Iran's supreme leader Ayatollah Ali Kham
Atta Kenare  /  AFP - Getty Images file
The next president will need to gauge the intentions of Iran's supreme leader Ayatollah Ali Khamenei and his colleagues
By Tom Curry National affairs writer
msnbc.com
updated 7/6/2007 2:17:47 PM ET 2007-07-06T18:17:47

As Iran continues to refuse to comply with a United Nations demand that it halt its uranium enrichment program, the U.S. presidential contenders know that the next occupant of the White House may have to contend with the prospect of nuclear-armed Iran.

Most of the contenders’ rhetoric so far has focused on how to dissuade Iran from building nuclear weapons, not on how to deter the regime from using the weapons or sharing them with terrorists if it is able to build them.

Most of the candidates have been using a version of the well-worn “no option off the table” formula.

For instance, former Sen. John Edwards said, “you should never tie the hands of an American president or take any option off the table,” in response to questions from the Israeli newspaper, the Jerusalem Post.

Richardson urges direct talks with Tehran
In a speech devoted entirely to Iran last week, Democratic presidential hopeful Bill Richardson called for direct negotiations with Iran with no preconditions. He also said the United States must tell the leaders in Tehran that “we will never allow them to acquire nuclear weapons.” Iran's network

He said, “As we know from the Cold War, deterrence is above all a matter of clarity and credibility. We need to be absolutely clear that a nuclear Iran is unacceptable, and we need to be absolutely credible when we say what we will do about it if the Iranians continue to disregard the will of the international community.  The clear message must be this:  develop nukes and you will face devastating global sanctions.”

Republican presidential contender Rudy Giuliani also addressed Iran last week. “My bottom line is that we can't let them to become nuclear,” he told the Wall Street Journal editorial board.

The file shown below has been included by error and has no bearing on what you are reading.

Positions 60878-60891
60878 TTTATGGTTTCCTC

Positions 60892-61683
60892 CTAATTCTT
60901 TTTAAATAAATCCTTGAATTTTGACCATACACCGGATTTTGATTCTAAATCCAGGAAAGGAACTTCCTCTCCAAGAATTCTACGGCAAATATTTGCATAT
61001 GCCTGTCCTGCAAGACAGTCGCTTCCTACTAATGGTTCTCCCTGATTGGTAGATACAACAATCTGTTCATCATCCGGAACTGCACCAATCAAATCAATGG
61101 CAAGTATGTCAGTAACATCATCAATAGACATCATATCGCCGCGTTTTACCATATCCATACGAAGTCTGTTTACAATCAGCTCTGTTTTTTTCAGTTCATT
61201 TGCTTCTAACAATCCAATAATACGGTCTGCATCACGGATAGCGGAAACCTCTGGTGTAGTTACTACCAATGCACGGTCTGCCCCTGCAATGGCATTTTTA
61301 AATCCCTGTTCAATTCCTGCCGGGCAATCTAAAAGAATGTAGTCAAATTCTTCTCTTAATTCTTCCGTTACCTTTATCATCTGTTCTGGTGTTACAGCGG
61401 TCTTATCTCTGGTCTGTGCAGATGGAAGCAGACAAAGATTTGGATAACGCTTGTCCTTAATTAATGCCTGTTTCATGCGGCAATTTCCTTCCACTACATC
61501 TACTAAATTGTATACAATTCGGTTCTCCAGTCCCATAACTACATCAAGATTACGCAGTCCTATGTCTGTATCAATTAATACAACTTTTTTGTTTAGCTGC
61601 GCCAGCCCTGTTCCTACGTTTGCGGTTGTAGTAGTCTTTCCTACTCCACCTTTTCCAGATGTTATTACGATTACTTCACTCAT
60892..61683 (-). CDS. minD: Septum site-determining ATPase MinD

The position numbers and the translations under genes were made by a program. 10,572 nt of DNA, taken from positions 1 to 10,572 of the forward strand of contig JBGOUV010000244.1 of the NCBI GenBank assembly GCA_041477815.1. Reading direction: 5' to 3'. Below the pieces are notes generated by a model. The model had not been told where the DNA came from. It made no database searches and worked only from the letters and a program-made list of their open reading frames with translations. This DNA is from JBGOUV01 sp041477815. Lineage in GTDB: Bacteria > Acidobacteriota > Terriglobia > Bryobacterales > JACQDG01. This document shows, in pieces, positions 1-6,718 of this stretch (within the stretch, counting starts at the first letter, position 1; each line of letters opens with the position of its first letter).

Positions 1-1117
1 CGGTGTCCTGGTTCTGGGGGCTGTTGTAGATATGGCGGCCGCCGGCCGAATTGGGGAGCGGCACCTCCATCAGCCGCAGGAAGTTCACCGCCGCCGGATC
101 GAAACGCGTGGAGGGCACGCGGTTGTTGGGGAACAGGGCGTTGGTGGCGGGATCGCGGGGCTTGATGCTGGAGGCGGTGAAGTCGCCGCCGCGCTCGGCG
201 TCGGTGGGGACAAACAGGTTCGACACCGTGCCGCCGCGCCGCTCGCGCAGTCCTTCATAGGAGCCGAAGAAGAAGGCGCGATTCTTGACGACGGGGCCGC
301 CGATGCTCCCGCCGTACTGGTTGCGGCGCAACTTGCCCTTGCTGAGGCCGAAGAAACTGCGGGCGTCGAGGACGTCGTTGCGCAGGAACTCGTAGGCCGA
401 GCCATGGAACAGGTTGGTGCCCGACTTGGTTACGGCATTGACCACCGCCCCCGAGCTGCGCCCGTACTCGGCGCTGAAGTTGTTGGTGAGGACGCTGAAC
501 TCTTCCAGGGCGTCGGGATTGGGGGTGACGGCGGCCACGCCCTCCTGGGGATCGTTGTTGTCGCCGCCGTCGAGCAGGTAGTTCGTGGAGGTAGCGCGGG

Does that mean taking military steps, the Journal asked?

“Whatever is necessary,” he replied.

But if deterrence fails and if the United States or Israel decides to not launch military strikes on Iran, the regime could become the world’s tenth nuclear-armed power.

Deter Iran as U.S. deterred Soviets?
In that case, would deterrence work, as it did with the Soviet Union during the Cold War? If not, why not?

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The risk of nuclear-armed Iran recalls the debate in the run-up to the 2003 invasion of Iraq, when many in Congress were convinced that Saddam Hussein had or might have weapons of mass destruction.

In July of 2002, Sen. John Kerry, D-Mass., asked the question that experts have been asking recently about Iran: “We lived with Russia for almost 50 years with the capacity to destroy us many times over and a policy of containment worked there,” Kerry said. Why, he wondered, could not a policy of containment also work against Iraq?

Kerry ended up deciding that deterrence might not work and he voted to authorize President Bush to attack Iraq.

Slideshow: Unseen Iran

Now, nearly five years after that vote, Iraq is the shadow looming over the Iran debate just as it looms over most other aspects of the 2008 presidential race.